The Mountain West Conference is certainly not the top-dog of football conferences. However, the MWC will consider a conference change at their Spring Conference Meeting this year that might put them in a leadership role. The MWC will consider having their football conference championship game be between the two best teams in the conference and not necessarily between the champion of Division 1 and the champion of Division 2. Slow down, Charlie Brown; that is a lot better than “not a bad idea”. Yes, it could create controversy – albeit controversy related to the MWC is hardly a big deal – but it is an idea that the Big Boy Conferences might want to have in their bylaws as a contingency for certain years.

Kudos to the Mountain West Conference for innovative thinking…

Finally, I have been called to jury duty twice and have been empaneled on three different juries to hear cases. From that perspective, I agree completely with this assessment by Scott Ostler of the SF Chronicle:

“A jury I don’t want to be on, if the case ever goes to trial: No charges filed so far, but a woman has accused former 49er Ray McDonald of possible sexual assault. His attorney says McDonald has ‘video evidence of consensual sex over a two-day period of time.’ “

But don’t get me wrong, I love sports………

Some Of This And Some Of That…

Well, that fell somewhere between anticlimactic and lame. After months of hype and analysis predicting big trades for teams to move up to the top of the draft, exactly nothing of that nature happened. I am sure you can find someone somewhere who has issued grades for the first round picks; you will not find that here because putting a grade on a selection often takes a couple of years. I will point to a couple of the selections that I think were interesting:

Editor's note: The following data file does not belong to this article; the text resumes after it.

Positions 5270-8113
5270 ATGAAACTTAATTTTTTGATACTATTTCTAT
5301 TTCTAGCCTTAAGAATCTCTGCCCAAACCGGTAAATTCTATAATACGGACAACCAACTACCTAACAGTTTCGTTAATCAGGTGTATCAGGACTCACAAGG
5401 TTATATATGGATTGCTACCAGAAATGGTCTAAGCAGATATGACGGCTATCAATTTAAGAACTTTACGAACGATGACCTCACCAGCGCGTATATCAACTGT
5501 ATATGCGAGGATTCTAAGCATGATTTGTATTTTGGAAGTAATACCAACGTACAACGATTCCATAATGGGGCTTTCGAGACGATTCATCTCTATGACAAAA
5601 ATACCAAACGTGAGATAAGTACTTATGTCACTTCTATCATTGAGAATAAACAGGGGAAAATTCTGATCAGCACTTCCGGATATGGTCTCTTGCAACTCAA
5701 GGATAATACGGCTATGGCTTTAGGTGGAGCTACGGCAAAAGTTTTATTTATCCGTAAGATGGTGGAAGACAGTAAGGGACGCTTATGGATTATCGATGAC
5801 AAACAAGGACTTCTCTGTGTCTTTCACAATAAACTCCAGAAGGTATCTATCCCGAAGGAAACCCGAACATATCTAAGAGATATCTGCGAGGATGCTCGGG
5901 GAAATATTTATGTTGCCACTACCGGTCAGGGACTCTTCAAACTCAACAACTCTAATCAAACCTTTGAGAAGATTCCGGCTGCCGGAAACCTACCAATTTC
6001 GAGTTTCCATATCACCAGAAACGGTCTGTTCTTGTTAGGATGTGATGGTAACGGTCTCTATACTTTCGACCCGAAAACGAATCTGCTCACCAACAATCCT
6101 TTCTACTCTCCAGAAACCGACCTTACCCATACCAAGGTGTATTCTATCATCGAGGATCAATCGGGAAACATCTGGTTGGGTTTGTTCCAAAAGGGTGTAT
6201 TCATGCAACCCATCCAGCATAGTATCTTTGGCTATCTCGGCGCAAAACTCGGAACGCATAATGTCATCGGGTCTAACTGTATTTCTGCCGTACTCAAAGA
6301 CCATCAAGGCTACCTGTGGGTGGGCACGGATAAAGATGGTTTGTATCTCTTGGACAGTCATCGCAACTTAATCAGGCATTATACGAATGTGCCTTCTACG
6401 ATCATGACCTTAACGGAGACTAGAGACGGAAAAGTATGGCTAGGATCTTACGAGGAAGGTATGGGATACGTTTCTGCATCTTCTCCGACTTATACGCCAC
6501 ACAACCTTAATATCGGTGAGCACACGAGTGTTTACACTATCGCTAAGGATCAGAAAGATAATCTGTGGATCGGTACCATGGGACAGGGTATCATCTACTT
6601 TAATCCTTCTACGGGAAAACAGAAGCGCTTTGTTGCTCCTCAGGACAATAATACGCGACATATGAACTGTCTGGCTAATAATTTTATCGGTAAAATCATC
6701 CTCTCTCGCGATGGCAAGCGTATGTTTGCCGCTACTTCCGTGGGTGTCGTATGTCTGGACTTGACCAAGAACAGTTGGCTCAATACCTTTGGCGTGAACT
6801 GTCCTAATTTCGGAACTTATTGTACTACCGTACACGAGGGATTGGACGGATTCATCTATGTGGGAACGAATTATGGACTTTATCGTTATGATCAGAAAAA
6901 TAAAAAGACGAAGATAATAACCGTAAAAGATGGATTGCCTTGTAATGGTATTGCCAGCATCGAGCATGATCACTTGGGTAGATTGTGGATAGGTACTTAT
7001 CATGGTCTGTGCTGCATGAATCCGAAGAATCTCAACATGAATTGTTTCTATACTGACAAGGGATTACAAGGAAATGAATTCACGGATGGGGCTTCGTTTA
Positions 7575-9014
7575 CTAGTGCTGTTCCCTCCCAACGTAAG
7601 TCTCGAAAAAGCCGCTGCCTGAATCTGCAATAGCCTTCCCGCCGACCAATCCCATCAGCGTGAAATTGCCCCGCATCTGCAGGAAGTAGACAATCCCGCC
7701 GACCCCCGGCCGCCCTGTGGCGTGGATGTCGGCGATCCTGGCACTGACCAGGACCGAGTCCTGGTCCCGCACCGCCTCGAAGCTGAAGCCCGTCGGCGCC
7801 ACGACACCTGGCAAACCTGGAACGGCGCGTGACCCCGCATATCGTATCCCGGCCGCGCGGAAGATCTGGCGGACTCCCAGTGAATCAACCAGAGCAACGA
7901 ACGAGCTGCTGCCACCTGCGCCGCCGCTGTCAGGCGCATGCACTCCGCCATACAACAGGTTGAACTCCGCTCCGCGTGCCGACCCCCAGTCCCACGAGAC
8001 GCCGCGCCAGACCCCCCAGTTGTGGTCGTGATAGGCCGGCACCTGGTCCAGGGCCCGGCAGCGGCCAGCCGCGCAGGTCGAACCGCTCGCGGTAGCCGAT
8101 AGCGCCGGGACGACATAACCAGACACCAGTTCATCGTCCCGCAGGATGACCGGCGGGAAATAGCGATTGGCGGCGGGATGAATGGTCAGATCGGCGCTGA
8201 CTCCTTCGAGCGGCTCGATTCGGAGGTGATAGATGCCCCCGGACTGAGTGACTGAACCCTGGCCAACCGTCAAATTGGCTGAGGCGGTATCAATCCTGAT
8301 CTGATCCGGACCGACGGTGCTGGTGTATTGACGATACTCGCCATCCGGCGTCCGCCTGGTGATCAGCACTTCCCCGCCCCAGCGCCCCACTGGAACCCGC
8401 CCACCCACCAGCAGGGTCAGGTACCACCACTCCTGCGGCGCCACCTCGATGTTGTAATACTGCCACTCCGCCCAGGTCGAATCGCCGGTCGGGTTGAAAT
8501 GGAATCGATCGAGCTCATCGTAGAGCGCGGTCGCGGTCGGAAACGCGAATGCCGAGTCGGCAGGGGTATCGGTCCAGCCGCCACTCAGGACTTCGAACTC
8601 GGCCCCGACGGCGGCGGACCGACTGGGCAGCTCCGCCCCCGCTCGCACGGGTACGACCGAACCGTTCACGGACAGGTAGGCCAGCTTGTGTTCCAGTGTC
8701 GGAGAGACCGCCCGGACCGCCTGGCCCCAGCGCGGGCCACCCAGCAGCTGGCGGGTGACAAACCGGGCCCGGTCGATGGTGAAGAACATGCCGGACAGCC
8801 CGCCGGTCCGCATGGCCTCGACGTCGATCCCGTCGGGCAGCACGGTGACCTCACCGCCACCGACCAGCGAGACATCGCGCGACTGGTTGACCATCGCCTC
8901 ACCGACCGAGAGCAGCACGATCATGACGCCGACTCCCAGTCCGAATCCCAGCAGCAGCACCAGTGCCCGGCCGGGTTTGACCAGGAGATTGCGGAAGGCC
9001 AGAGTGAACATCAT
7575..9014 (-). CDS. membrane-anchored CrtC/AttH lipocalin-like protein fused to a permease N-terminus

At #4, the Raiders took Amari Cooper, WR, Alabama. Please recall from my pre-draft analysis that I said I thought only injury would prevent Cooper from succeeding in the NFL. I still believe that. Moreover, I also recognize that the Raiders need help at WR. However, the Raiders have a bigger need for an upgrade and that bigger need is their OL. Amari Cooper will not catch passes from a QB who is not vertical.

    At #7, the Bears took Kevin White, WR, West Virginia. The Bears absolutely had to get a WR to pair with Alshon Jeffrey and they got a good one here. Jay Cutler has to be a happy camper this morning.

    At #10, the Rams took Todd Gurley, RB, Georgia. Obviously, the team doctors in St. Louis pronounced his knee ready to go.

    At #32, the Patriots took Malcom Brown, DT, Texas. In my pre-draft analysis, I said he reminded me of Vince Wilfork. Well, Wilfork signed with the Texans as a free agent in the offseason, so this might be an extremely fortuitous pick by the Pats.

The following “fact-not-worth-remembering” comes from a report on the draft on CBSSports.com this morning:

“Detroit grabbed guard Laken Tomlinson with the No. 28 pick, making him the first Blue Devils player to get selected in the first 32 choices since linebacker Mike Junkin went No. 5 overall to Cleveland nearly three decades years ago.”

Many people think that a Game 7 in a Stanley Cup playoff series is one of the most exciting events in sports. Two nights ago, the Red Wings were in Tampa to play the Lightening in a seventh game and things got hot – so to speak. Just before the game began, fans in Tampa were passing a large team flag around the arena and a woman from Detroit took offense. She tried to set the flag on fire – and succeeded in producing a “small burn” to the flag. She was arrested and charged with “first degree arson of an occupied structure”. I am not going to pretend to know Florida’s criminal laws, but that sounds extremely serious to me.

Billy Donovan apparently is heading west to take over as the head coach of the Oklahoma City Thunder. I say “apparently” because about 10 years ago, Donovan signed on to be the head coach of the Orlando Magic and less than 48 hours later told the team he changed his mind and returned to the University of Florida. Donovan has been at Florida for 19 years – not counting that 24-hour defection – and has been very successful there winning two national championships. His program has produced some fine NBA players including Joaquim Noah and Al Horford.